What I Wish You Knew: Raymond Lam
Principal Software Developer
Written by Raymond Lam, edited by Laura Schaefer
I had originally gone to graduate school at the New England Conservatory of Music with the intention to train to be a professional musician. For various reason, however, after I finished up my Master’s, I decided that the professional musician’s life was not for me. One of my undergraduate majors at the University of Wisconsin-Madison was in Computer Sciences, so I decided to go back to that field and become a software engineer.
I watched the Internet grow up as I grew up myself
Music aside, I have always had a natural affinity for the engineering and science fields. I was sort of a “computer nerd” growing up (I guess I still am one), so software engineering was a natural career for me to choose. When I was a kid, the World Wide Web was a thing the only hobbyists and researchers tinkered around with in, and now we live nearly every moment of our lives online.
Do you remember when you actually had to pick up a telephone if you wanted to talk to someone, or actually had to get up and go to a library if you wanted to know who wanted to know who the 23rd President was? I write web applications for a living – in particular, I work on the cloud-based electronic health records product at athenahealth, Inc., which doctors use every day to treat patients more effectively than they could in the “pen and paper” days – so my job feels very relevant.
Tracking actual impact in real time
Tens of thousands of medical providers use the software that I have written every day, and this does not include their medical assistants and other staff – not bad for a web application that isn’t a consumer web site like Amazon or Google! When you walk into our office, the first thing you'll probably notice is the many large screens everywhere displaying various dashboards, graphs, and tables. We’re a metrics-driven company, and because our software is web-based, we can track in real time the actual impact that our software is having on the productivity and effectiveness of medical practices around the country.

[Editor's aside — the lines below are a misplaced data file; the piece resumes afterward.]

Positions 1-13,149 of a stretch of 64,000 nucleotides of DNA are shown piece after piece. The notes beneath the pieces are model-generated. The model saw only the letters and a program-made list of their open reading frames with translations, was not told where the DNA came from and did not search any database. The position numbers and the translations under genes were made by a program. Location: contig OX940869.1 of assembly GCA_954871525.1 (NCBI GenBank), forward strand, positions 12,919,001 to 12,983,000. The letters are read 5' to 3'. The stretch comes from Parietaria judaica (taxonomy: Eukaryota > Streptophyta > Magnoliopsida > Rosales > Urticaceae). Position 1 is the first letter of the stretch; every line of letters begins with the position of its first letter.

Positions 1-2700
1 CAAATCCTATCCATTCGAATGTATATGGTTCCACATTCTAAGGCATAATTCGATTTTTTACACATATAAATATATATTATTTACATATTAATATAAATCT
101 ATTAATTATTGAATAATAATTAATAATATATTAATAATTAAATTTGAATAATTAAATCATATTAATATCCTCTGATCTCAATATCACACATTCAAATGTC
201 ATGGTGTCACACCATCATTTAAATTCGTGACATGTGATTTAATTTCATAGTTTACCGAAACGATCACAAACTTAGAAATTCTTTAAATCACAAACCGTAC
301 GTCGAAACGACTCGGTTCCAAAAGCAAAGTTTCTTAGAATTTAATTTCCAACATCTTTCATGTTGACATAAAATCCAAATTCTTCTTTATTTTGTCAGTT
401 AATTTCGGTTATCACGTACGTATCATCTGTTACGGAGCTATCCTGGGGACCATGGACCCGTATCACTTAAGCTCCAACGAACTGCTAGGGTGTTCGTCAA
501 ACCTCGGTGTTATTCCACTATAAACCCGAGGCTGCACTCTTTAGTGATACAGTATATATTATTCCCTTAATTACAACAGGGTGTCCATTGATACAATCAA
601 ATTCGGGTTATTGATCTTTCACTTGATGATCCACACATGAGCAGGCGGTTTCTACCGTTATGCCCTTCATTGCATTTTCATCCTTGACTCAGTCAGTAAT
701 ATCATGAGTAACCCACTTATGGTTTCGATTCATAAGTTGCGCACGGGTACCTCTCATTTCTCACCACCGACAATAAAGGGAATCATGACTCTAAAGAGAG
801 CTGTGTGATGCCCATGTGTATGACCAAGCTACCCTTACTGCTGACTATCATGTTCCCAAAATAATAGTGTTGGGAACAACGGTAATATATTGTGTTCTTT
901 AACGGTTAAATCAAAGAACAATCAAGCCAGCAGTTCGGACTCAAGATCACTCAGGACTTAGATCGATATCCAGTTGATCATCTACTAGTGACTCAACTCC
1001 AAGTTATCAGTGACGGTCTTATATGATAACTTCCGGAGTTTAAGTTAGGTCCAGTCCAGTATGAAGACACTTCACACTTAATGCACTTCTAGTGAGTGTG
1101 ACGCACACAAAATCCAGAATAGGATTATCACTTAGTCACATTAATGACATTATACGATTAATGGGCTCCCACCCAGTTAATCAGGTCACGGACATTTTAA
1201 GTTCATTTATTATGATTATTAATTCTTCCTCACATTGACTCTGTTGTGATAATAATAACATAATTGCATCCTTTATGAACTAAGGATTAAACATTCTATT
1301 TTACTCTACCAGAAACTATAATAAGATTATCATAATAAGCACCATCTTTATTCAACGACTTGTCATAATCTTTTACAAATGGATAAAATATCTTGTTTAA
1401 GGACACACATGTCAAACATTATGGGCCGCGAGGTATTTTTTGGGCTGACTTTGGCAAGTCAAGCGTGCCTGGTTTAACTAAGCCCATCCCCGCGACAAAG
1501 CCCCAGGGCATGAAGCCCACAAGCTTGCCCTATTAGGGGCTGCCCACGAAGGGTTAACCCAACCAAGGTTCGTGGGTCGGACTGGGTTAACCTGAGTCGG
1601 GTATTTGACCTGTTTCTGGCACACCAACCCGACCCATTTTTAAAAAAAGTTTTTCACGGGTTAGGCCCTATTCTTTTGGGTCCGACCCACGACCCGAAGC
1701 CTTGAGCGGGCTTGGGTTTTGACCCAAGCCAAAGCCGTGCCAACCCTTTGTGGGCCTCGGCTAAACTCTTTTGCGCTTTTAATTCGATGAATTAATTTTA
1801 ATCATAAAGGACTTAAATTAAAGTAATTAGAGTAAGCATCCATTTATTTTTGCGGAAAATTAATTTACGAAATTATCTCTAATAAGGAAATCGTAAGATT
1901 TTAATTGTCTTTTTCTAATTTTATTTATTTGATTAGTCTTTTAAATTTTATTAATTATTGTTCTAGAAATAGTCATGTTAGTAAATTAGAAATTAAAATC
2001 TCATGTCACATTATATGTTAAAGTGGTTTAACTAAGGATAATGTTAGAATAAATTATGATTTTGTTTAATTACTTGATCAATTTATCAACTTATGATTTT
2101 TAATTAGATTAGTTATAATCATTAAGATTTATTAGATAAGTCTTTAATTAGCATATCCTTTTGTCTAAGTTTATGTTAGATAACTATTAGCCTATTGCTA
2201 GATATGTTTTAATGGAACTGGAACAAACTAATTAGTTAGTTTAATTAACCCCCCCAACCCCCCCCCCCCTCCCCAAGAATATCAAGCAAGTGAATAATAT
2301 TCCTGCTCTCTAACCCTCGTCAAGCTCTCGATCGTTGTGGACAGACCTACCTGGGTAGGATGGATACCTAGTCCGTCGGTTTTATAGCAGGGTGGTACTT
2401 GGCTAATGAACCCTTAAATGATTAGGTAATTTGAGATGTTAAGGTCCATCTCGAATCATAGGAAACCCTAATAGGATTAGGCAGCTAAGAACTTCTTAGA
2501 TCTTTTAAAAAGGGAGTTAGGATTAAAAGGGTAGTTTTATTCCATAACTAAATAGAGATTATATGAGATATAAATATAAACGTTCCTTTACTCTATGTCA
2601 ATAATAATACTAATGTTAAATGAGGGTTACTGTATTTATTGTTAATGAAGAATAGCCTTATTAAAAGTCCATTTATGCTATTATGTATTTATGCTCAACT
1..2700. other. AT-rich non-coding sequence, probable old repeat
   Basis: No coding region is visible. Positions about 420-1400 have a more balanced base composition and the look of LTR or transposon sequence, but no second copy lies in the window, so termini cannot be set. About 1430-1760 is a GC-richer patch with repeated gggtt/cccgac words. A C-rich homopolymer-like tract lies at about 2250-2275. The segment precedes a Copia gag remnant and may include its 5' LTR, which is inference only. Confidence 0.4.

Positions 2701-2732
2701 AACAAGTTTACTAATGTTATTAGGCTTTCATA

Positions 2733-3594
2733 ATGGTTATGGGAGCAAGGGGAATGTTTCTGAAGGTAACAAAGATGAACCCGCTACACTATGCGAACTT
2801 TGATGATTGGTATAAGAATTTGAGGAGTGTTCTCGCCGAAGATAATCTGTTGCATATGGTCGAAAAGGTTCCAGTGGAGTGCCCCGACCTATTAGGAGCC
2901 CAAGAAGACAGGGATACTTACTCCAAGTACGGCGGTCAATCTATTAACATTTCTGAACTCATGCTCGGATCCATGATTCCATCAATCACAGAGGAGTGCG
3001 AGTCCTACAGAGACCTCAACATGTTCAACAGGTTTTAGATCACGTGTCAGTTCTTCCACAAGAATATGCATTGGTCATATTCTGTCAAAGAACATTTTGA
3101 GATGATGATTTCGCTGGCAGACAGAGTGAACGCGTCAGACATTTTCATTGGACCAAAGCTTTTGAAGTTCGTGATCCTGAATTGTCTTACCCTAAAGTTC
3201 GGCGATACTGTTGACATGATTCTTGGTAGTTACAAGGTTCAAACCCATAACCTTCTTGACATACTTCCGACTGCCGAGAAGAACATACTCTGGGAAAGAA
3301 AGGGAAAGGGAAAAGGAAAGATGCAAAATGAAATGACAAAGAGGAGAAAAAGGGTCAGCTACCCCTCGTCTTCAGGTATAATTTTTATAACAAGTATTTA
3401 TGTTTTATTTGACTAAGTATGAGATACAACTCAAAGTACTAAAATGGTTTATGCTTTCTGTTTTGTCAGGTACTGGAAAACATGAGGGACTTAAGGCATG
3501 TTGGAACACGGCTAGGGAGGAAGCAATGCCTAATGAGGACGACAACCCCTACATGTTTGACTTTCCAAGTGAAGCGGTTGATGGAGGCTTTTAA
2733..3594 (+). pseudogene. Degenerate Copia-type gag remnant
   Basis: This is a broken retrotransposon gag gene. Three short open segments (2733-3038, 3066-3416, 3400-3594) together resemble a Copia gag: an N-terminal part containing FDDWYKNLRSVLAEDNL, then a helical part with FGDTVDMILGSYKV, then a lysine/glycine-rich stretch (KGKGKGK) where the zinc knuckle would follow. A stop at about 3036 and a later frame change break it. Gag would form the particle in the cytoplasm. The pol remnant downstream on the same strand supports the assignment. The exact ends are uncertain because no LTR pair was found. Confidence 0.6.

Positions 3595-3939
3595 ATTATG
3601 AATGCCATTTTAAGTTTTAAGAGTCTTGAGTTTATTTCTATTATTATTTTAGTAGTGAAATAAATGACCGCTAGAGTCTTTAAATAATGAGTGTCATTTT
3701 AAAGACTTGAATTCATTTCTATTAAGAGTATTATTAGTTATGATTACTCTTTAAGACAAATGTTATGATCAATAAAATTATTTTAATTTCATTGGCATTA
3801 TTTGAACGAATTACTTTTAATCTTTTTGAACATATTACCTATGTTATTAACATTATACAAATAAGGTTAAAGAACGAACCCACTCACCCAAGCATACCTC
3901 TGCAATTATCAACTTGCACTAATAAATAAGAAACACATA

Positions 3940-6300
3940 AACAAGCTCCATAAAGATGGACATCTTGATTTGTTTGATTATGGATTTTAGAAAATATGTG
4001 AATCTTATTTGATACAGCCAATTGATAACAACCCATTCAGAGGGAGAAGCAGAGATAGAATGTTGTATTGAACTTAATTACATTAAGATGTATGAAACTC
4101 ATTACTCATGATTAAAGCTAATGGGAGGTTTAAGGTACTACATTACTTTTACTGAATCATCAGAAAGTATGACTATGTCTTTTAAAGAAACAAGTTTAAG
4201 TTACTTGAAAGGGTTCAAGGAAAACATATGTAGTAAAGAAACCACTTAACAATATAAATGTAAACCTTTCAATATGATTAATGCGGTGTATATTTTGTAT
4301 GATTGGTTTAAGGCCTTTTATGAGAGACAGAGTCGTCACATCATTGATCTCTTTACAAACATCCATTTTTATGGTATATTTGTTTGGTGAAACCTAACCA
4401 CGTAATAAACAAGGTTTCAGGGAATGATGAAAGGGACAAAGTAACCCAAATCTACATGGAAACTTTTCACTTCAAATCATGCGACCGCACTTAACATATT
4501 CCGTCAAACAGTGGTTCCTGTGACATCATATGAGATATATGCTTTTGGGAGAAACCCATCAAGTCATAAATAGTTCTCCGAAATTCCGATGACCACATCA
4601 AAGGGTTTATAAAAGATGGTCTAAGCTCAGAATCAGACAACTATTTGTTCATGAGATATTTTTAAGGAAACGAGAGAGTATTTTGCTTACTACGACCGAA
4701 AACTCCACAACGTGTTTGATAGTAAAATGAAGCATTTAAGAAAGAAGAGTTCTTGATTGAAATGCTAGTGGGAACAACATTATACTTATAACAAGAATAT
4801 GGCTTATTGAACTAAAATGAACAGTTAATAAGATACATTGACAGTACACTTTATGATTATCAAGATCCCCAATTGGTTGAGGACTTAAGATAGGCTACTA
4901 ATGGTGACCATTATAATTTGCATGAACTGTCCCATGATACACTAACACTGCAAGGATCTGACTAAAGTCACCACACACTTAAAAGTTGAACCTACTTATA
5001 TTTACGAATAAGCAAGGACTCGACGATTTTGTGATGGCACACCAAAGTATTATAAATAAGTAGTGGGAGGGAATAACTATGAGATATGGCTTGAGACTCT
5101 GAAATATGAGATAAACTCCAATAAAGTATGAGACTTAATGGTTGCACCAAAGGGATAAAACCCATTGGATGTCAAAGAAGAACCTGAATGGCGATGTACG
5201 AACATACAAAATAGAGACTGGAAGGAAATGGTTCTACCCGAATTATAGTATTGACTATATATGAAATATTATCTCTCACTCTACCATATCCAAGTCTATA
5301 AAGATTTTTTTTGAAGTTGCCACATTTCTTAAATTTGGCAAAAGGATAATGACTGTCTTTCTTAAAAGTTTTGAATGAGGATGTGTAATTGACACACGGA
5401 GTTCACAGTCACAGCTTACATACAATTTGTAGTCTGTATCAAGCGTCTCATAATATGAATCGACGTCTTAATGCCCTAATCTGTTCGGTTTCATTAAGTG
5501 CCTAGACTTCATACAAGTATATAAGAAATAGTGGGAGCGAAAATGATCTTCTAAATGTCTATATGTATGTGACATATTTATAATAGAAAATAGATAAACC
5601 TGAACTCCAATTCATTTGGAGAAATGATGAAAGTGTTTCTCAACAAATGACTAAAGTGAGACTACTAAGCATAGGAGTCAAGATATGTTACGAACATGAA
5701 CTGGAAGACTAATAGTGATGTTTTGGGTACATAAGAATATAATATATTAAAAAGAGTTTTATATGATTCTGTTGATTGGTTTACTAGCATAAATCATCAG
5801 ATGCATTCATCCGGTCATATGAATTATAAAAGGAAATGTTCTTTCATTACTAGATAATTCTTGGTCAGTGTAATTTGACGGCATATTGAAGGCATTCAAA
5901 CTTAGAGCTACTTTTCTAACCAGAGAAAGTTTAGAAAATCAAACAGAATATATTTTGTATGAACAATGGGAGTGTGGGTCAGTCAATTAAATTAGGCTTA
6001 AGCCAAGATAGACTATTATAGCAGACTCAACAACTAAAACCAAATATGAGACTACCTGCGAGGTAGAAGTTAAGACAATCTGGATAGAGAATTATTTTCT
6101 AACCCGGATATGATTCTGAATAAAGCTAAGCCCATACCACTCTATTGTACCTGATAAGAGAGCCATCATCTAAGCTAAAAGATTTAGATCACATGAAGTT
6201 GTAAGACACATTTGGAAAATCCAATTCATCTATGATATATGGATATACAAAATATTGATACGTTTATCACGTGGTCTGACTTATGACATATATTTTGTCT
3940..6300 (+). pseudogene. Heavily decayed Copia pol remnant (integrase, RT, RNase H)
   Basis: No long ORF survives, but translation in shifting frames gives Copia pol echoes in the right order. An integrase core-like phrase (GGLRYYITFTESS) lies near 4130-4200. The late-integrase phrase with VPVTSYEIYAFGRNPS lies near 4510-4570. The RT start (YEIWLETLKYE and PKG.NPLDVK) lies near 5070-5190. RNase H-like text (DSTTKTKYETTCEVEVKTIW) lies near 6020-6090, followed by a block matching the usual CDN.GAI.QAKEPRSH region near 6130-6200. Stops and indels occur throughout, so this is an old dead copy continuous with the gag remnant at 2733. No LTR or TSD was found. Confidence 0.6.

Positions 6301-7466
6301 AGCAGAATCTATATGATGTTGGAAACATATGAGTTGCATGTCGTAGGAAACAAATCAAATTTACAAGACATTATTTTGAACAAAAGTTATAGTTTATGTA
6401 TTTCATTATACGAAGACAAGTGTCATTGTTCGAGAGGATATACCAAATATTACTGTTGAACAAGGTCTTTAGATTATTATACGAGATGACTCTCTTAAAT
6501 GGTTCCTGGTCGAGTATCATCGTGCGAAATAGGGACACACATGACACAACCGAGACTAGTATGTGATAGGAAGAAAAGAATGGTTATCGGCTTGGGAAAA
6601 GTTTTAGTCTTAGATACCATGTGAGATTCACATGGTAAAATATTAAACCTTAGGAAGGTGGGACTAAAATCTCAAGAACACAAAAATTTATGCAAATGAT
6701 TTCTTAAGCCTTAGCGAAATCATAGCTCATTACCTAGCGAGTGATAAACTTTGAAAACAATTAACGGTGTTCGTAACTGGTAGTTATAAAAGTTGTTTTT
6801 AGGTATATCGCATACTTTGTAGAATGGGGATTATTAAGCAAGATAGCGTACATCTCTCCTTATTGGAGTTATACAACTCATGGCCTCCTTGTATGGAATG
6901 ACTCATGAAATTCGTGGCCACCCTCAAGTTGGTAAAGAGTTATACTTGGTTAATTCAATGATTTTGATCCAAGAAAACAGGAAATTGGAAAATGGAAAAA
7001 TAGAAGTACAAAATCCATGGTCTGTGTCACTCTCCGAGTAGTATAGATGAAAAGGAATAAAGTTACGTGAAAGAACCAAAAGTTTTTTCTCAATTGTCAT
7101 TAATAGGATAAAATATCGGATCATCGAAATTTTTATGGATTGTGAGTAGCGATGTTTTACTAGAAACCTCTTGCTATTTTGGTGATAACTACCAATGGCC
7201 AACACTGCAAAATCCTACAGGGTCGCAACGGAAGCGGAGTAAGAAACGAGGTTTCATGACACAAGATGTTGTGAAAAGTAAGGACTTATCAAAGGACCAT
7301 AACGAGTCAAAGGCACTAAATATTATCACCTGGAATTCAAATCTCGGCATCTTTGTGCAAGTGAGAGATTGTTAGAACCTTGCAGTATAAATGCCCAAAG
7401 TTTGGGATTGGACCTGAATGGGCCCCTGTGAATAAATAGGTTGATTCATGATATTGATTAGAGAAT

“Fulfillment” is a great way to describe the feeling I get when I patch out a change to the application and see the next day how it made the various lines or numbers on our dashboards go up or down. Maybe it means that my change saved doctors time so they can see more patients, or maybe it means that I made it easier for them to accomplish some task, like record blood pressure, so they do it more often — insurance companies will pay doctors more when they do this sort of thing. Seeing the impact of your work so quickly and at such a scale is great fun.
I have no regrets
When I was in college, I spent my summers as a student at music festivals like the Aspen Music Festival, so I didn’t have any internships on my resume, and I did not originally intend to pursue a career in software engineering. I missed out on all the career fairs and such. I was a fresh graduate of a music school applying for software dev jobs, so it was a little weird! This was in 2009 too, and that wasn’t a great time to be looking for a job in the first place. At least my resume was pretty memorable, though!
My CS background at Wisconsin was pretty solid, though, so it wasn’t as hard as it could have been. After I was hired for my first job, my career has been pretty smooth. I’d do everything the same way again.
What I wish you knew
For so many reasons, the more diverse a workplace is, the more enjoyable and fulfilling it is to work there. It’s actually win-win, because studies have shown that workforce diversity has a positive impact on profitability. These facts aren’t exclusive to my field, obviously, but the software industry, especially the startup scene in Silicon Valley, has a reputation of being dominated by young white men.
So, if you are a person of influence at a software company, I want you to know all the benefits of a diverse workforce. If you love to code and are thinking about making it a career, whether or not you are a young white man, go for it! Don’t be intimidated! Software engineering is a fun and fulfilling career, and even more so when you bring to it your unique background and perspectives.
As my career has progressed, I have built bigger and more complex applications and components of applications, and even frameworks upon which other software engineers build their applications. I like what I do and I like how my career has evolved, and in its current direction I hope to have formally the title and role of “Software Architect”, whose job it is, among other things, to design systems and make high level technical decisions. I like to have influence and I like to make a large impact – who doesn’t?